oldest hut in the Dolomites, originally built back
Nuvolau to Rifugio Citta di Fiume. Unless you
are happy on an easy via ferrata section, descend
to the Rifugio Averau 2413m, and from there follow
the trail towards Rifugio Passo Giau 2236m. This
section of the trek will really appeal to nature
lovers and botanists, as you hike through meadows
full of Alpine flowers. In terms of wildlife, keep
your eyes and ears open, and with luck you'll see
eagles, marmots, and chamois. You arrive at the
Rifugio Citta di Fiume 1918m, which was converted
from an old farm building.
Citta di Fiumeto Rifugio Coldai. There's
a start contrast between the soaring limestone mountains,
and the benign trekking routes below them, and today
you continue through flower filled high pastures,
then some easier scree trails, to arrive at the
Rifugio Passo Staulanza 1783m. The local rumour
says that this hut has the best Italian hot chocolate
in the whole of the Dolomites, so it would be rude
not to test it! From here the trail ascends to reach
the Rifugio Coldai 2132m, where you spend the night.
Coldai to Rifugio Passo Duran.
The day starts hiking to the Lago Coldai, whose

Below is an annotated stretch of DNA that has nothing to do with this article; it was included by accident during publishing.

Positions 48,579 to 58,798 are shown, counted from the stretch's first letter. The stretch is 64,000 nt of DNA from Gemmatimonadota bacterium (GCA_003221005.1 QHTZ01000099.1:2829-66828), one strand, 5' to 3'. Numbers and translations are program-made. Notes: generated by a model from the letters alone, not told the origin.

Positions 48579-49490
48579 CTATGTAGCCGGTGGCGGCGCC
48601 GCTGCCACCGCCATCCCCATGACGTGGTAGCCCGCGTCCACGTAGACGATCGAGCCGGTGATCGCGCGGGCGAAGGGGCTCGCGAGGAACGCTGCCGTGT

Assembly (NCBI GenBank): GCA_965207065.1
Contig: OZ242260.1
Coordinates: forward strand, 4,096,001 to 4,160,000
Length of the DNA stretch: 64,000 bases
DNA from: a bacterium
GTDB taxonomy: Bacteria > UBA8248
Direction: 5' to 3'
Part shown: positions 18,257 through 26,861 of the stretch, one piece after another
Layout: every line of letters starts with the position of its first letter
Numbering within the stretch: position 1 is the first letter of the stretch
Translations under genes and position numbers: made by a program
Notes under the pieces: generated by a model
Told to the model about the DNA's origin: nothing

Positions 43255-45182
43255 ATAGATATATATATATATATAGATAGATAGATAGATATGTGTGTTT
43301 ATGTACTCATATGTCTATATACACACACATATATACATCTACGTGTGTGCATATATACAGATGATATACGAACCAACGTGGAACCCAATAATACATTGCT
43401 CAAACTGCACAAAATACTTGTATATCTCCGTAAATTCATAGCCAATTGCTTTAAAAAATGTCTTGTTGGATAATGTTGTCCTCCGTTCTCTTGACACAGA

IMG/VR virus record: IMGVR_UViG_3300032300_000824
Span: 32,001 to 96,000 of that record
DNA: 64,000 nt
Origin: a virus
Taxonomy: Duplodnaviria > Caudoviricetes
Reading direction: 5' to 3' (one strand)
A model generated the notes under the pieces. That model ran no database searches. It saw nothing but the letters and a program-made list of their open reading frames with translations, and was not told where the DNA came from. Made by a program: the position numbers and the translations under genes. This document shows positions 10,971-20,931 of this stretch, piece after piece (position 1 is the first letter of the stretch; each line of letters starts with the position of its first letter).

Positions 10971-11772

waters mirror the peaks all around. It's a stunning
setting, and many photographers love this place.
After leaving the lake behind you cross a small
col, then descend into the next valley, with the
dominant view being the Lago di Alleghe ahead.
Then it's a steady ascent over the Forcella di
Col Rean pass. The objective for the day is the
Rifugio Passo Duran, and you cross a series of
smaller passes one after the other to reach it.
Today is the longest stage of the AV1, as you traverse around
the Civetta mountain range. At the end of the
trail, you arrive at the Rifugio Duran 1605m,
where you spend the night.
Passo Duran to Rifugio Fontana. Todays
trek takes you into the next National Park of Dolomiti
Bellunesi. This is a beautiful and more remote section
of the trek, with great views throughout. The day
starts heading up to the Forcella del Moshesin 1950m
pass, and across the boulder strewn rock slopes
of Cima de Zita. As you are in the national park,
you'll be likely to spot plenty of chamois and marmots,
as well as enjoying the wild flowers. There are
a couple of passages that are steep, and there is
some unavoidable steeper ground, but if you've hiked
the Haute Route, or harder variants of the Tour
du Mont Blanc, you'll be absolutely fine. The ridge
leads to a high pass at 2451m, and you can gaze
across the plain towards Venice. Later the trail
descends steeply to arrive at the Rifugio Pian de
Fontana 1632m, where you stay for the night.
Fontana to La Muda & Belluno. This final
stage of the AV1 is almost entirely descent, along
a winding mountain trail through flower meadows
and mountain farms. The meadows give was to woods,
and you can stop for a rest at Rifugio Bianchet
1245m, before the final descent through the woodland
to arrive at the road at the village of La Muda.
From here you can catch a bus for the 30 minute
drive to Belluno, where you stay in a hotel for
the night. This town has a great selection of bars,
shops and cafes, and is a great place to relax after
completing the AV1.
& depart. After breakfast, you can take a train
from Belluno, via the town of Conegliano, back to